Link to Original Source
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New dinosaur species discovered in South Africa

silentcoder silentcoder writes  |  about 5 years ago

silentcoder (1241496) writes "Scientists at Johannesburg's University of the Witwatersrand in South Africa today announced the discover of a previously unknown species of dinosaur. The new species was named Aardonyx Celestae from the Afrikaans word for "earth" and the Greek for claw,. Earthclaw which is particularly interesting as it provides a crucial link between the early dinosaurs and the later giant Sauropods was discovered during a routine dig on a farm the northern FreeState (South-Africa's most central province). Two other species were discovered on the same site, but their announcement will only happen later after further laboratory testing has been done."
Link to Original Source
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The first Kongoni Screenshots ever

silentcoder silentcoder writes  |  more than 5 years ago

silentcoder writes "With their first public release just days away, the kongoni project a GNU/Linux distribution originated in Africa and designed to be a fully-free desktop-friendly system on a BSD-like architecture lead developer A.J. Venter has released a full set of screenshots showing the "baseline" release in action. The baseline is intended to provide common platform for the further development of the system and as such represents a new approach to the development of a community distribution. It allows all potential contributors to work on a common installable platform without huge investments in server and bandwidth infrastructure.

The official release anouncement is expected within days."

Link to Original Source
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KDE releases version 4.1.1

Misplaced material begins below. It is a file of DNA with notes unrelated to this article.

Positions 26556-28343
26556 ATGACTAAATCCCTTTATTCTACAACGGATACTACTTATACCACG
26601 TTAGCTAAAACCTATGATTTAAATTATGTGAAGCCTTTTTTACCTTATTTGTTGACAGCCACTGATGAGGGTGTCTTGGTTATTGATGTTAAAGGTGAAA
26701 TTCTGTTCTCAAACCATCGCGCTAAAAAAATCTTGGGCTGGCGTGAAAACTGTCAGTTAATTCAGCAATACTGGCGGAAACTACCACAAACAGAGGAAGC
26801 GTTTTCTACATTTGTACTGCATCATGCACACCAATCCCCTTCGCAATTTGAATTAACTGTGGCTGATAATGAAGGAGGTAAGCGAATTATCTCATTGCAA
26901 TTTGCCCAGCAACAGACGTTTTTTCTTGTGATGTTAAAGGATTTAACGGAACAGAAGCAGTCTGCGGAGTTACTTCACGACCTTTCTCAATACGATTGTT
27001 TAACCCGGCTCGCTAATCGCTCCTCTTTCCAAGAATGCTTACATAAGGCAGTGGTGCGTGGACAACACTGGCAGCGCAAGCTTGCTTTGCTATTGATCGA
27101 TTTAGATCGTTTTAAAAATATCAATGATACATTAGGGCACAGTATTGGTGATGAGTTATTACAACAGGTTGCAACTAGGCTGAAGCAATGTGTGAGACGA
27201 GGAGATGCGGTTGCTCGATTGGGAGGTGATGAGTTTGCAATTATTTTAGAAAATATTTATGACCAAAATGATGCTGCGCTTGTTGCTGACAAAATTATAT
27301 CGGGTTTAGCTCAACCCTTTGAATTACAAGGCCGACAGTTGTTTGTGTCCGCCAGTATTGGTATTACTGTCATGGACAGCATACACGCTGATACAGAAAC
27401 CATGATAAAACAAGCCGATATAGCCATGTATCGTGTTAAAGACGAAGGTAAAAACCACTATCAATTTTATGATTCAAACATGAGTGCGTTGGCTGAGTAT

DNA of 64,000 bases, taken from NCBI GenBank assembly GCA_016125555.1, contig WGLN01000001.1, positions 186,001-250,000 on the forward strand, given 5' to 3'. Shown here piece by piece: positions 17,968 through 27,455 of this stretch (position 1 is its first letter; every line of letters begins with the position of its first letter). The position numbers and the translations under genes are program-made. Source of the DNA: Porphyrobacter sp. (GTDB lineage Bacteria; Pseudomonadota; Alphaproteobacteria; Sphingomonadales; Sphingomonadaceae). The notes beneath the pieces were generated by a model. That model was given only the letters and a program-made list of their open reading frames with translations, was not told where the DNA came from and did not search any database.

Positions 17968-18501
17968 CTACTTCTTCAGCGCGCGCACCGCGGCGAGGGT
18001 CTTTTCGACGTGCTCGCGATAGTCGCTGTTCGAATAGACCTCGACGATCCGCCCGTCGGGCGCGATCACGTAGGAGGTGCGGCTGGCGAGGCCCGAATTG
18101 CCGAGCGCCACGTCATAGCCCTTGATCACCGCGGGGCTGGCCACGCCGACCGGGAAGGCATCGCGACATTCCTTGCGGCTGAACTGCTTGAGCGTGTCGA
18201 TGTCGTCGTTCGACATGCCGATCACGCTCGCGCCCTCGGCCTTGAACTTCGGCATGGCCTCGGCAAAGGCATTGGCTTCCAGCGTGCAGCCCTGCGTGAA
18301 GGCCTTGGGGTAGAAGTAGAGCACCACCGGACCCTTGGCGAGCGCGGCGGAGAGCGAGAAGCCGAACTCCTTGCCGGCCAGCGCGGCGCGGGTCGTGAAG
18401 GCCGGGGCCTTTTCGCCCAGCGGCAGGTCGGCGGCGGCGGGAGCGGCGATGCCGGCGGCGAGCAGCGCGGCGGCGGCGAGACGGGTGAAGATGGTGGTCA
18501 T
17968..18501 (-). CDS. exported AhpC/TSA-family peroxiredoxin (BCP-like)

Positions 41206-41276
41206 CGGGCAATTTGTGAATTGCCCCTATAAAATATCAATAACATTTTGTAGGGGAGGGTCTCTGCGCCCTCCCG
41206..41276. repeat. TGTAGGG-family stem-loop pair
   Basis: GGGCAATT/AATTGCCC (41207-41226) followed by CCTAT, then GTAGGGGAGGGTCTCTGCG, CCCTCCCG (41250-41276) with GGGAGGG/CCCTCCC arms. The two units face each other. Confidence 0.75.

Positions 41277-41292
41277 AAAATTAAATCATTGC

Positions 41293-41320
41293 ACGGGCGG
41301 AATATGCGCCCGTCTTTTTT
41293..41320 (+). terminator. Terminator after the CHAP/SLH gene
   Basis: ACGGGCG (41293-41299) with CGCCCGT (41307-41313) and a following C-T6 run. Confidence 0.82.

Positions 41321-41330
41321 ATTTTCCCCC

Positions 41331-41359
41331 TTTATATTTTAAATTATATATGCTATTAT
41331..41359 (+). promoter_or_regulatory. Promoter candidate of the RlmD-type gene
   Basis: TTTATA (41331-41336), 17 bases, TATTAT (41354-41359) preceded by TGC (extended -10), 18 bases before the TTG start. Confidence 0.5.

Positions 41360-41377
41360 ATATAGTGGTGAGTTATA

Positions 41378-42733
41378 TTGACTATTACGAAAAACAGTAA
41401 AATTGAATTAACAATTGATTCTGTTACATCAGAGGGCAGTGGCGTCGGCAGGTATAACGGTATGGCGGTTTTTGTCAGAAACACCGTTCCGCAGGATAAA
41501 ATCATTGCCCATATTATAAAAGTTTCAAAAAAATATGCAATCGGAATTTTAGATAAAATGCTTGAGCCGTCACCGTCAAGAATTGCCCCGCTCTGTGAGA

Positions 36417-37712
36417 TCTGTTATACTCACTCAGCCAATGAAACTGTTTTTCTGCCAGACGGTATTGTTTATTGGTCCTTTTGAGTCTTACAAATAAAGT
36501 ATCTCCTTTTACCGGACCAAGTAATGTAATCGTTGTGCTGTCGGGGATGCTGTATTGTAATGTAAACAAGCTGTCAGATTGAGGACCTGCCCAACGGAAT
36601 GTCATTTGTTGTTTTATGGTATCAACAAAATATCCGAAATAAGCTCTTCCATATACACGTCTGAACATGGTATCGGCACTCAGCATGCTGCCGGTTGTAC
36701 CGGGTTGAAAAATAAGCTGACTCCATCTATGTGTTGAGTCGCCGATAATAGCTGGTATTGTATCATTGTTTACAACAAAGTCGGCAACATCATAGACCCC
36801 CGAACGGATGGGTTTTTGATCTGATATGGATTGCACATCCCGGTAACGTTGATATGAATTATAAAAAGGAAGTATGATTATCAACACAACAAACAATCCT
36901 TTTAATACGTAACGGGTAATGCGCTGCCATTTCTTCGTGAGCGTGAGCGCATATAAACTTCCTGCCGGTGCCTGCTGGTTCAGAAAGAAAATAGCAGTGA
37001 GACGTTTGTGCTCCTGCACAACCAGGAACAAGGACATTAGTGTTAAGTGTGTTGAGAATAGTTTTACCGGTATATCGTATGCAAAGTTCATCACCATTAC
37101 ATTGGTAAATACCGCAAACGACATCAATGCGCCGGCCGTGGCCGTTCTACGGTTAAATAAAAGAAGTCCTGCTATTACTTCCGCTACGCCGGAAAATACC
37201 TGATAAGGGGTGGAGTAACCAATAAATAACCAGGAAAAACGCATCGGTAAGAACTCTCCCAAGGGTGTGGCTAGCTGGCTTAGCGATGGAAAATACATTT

silentcoder silentcoder writes  |  more than 6 years ago

silentcoder writes "The KDE project announced the first major update to KDE4.1 today. Version 4.1.1's changelog is largely focussed on performance improvements and bugfixes. The desktop shell, plasma, had numerous improvements in this regard which should be the most immediately user-visible.

With each KDE4 release the project seems to be edging closer to true next-generation desktop that was promised and despite the initial 4.0 controversy is becoming ever more widely adoptable. The particular focus on performance improvements are especially telling of a renewed commitment to giving users what they want."

Link to Original Source
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Office2007 fails ISO 29500 compliancy tests.

silentcoder silentcoder writes  |  more than 6 years ago

silentcoder writes "Groklaw picked up the story that OOXML documents created with Office 2007 do not actually conform to the OOXML standard as it was approved for ISO 29500. After a much criticized voting process, extensively discussed on /. and elsewhere one major point seems to have been overlooked by the ISO members: the fast track process is only for standards that are already implemented. Since Office 2007 is not in fact capable of creating OOXML documents that conform to the published standard where is this implementation ?
Much more details on the nature of the failures, who did the tests and it's further meaning for the industry (right back to square one: playing catch-up forever) in the article."

Link to Original Source